Friday, October 29, 2010

Mars Rover Finds Evidence of Subsurface Water

The ground where NASA's Mars Exploration Rover Spirit became stuck last year holds evidence that water, perhaps as snow melt, trickled into the subsurface fairly recently and on a continuing basis. Stratified soil layers with different compositions close to the surface led the rover science team to propose that thin films of water may have entered the ground from frost or snow. The seepage could have happened during cyclical climate changes in periods when Mars tilted farther on its axis. The water may have moved down into the sand, carrying soluble minerals deeper than less soluble ones.

"The lack of exposures at the surface indicates the preferential dissolution of ferric sulfates must be a relatively recent and ongoing process since wind has been systematically stripping soil and altering landscapes in the region Spirit has been examining," said Ray Arvidson of Washington University in St. Louis, deputy principal investigator for the twin rovers Spirit and Opportunity.

Neutron Star Packs Two Suns' Mass in Size of City

Astronomers have discovered what they say is the mightiest neutron star yet. The super-dense object, which lies some 3,000 light-years from Earth, is about twice as massive as our Sun. That is 20% greater than the previous record holder, the US-Dutch team behind the observation tells the journal Nature. "It's approximately the size of a city, which for an astronomical object is interesting because people can conceive of it pretty easily," the study's lead author told BBC News.

The finding is important, says Dr Demorest's team, because it puts constraints on the type of exotic material that can form a neutron star. Such objects are thought to be the remnant cores of once giant stars that blew themselves apart at the ends of their lives. As well being fantastically compact, the cores also spin incredibly fast. This particular object, classified as PSR J1614-2230, revolves 317 times a second. It is what is termed a pulsar - so-called because it sends out lighthouse-like beams of radio waves that are seen as radio "pulses" every time they sweep over the Earth.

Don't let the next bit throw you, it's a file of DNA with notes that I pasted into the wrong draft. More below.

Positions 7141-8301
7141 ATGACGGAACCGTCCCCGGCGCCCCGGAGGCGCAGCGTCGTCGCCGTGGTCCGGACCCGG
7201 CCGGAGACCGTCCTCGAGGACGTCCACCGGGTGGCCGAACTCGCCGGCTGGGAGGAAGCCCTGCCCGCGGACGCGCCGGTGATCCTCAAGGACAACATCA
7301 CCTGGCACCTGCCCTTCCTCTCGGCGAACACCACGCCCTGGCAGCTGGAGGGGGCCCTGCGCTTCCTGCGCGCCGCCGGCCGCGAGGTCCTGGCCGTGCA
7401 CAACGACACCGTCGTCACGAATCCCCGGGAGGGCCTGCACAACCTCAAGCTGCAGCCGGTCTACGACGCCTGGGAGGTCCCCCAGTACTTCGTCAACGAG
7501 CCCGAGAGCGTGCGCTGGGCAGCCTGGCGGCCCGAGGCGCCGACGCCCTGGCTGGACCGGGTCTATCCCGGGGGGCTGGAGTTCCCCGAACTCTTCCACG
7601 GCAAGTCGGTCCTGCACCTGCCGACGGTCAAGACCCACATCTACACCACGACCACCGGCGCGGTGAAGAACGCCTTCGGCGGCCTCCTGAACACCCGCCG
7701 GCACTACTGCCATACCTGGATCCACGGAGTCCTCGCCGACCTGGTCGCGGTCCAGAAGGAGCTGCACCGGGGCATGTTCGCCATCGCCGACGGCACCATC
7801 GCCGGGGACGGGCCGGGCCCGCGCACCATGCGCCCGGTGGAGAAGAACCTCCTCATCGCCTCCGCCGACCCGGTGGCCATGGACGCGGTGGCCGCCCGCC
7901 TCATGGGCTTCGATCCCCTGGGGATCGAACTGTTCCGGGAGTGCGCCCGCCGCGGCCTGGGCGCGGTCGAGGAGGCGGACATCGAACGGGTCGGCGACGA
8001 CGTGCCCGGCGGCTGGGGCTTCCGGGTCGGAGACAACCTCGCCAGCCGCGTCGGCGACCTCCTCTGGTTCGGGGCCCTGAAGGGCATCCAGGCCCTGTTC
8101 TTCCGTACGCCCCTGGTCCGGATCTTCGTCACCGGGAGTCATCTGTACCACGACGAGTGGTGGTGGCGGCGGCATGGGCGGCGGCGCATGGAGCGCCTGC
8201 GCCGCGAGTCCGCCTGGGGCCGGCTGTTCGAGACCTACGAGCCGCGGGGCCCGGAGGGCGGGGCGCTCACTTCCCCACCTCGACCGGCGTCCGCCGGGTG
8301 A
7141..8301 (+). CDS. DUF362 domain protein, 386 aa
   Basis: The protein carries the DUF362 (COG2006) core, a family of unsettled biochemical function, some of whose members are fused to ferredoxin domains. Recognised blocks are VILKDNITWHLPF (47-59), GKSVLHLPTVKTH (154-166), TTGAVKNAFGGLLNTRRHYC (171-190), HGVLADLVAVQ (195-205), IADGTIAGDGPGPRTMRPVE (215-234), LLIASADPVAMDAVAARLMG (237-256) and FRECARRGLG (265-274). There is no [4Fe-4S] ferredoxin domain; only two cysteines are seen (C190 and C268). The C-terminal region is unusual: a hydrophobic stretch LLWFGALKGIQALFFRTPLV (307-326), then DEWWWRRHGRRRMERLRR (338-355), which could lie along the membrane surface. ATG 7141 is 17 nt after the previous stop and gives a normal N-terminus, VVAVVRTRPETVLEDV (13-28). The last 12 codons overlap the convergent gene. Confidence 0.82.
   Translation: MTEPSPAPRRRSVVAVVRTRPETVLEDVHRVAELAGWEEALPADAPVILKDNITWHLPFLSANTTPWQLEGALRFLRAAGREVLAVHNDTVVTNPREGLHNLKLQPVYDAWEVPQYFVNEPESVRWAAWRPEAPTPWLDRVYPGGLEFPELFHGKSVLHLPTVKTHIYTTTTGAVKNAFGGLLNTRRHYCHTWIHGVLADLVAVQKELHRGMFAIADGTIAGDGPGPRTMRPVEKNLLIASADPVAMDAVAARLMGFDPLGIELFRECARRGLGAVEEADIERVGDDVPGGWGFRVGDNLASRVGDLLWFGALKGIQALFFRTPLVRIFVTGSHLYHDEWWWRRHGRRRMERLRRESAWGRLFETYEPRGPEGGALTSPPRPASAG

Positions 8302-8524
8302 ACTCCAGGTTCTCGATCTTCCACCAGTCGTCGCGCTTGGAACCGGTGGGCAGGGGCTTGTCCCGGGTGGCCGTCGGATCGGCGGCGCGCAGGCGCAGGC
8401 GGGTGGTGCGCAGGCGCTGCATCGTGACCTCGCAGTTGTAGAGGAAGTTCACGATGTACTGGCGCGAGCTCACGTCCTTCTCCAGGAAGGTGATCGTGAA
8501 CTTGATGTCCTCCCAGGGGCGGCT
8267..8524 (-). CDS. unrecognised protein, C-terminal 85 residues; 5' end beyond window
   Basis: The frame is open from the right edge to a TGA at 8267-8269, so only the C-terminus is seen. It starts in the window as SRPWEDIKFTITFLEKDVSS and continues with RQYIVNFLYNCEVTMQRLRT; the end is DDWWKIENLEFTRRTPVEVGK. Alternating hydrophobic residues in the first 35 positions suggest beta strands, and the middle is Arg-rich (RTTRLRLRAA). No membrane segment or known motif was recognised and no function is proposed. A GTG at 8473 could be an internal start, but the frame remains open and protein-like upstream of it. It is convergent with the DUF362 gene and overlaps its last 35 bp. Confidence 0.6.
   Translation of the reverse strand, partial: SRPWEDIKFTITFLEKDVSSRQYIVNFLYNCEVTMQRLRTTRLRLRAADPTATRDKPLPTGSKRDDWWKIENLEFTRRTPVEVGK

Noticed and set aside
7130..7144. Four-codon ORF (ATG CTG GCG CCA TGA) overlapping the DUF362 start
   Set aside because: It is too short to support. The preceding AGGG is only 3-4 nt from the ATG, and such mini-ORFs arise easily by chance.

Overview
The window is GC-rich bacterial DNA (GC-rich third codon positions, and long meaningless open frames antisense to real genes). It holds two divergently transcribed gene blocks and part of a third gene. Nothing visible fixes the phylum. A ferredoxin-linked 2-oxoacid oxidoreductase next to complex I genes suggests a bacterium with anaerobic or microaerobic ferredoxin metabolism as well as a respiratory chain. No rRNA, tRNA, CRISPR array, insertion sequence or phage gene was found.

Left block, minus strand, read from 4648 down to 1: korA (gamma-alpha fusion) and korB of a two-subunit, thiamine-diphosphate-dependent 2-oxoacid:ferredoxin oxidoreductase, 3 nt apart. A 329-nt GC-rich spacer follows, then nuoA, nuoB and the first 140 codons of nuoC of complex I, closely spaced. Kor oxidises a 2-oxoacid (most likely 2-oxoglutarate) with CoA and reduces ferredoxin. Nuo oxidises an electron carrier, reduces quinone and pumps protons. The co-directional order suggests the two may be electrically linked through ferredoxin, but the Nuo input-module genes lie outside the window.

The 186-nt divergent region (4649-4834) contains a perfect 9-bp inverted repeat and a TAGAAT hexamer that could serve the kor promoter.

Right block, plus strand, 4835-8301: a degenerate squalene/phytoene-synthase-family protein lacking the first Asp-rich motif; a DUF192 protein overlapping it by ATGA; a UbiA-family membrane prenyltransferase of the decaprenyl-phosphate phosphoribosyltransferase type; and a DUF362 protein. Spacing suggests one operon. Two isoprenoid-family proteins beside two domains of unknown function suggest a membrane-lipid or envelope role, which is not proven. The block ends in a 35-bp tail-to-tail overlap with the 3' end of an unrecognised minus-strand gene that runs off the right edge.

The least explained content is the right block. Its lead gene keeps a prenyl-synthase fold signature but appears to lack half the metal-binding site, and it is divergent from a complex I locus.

Discovery Crew Prepares for the Last Lift-off

Thousands of people are expected to turn out on Nov. 1 to watch the final launch of the space shuttle Discovery. Discovery's 35th journey to the International Space Station will be conducted by Commander Steve Lindsey and his five-member crew: Pilot Eric Boe and mission specialists Michael Barratt, Tim Kopra, Alvin Drew and Nicole Stott. The 11-day mission will deliver a pressurized logistics module called Leonardo, a humanoid robot named Robonaut 2 and key spare parts to the space station. Two space walks are also planned, AFP reported.

Lift-off is scheduled for 4:40 p.m. EDT. Tickets for viewing the launch on the NASA Causeway, about 6 miles from the shuttle's Launch Pad 39A at Kennedy Space Center in Cape Canaveral, Fla., sold out weeks ago, reported. But fans of the space program are also expected to gather in Space View Park and Parrish Park in Titusville, Fla., and at Port Canaveral.

Wednesday, October 27, 2010

"Starquakes" Yield New Insights About Stars

An international cadre of scientists that used data from NASA's Kepler spacecraft announced Tuesday the detection of stellar oscillations, or "starquakes," that yield new insights about the size, age and evolution of stars. The results were presented at a news conference at Aarhus University in Denmark by scientists representing the Kepler Asteroseismic Science Consortium (KASC). The team studied thousands of stars observed by Kepler.

Analysis of stellar oscillations is similar to how seismologists study earthquakes to probe the Earth's interior. This branch of science, called astroseismology, produces measurements of stars the Kepler science team is anxious to have. "Using the unparalleled data provided by Kepler, KASC scientists are quite literally revolutionizing our understanding of stars and their structures," said Douglas Hudgins, Kepler Program Scientist at NASA Headquarters in Washington.

ISS Dodges Piece of Old NASA Satellite

The International Space Station has steered clear of space junk. Flight controllers fired thrusters on the space station Tuesday morning. That moved the orbiting lab and its crew of six safely away from a chunk of an old NASA research satellite.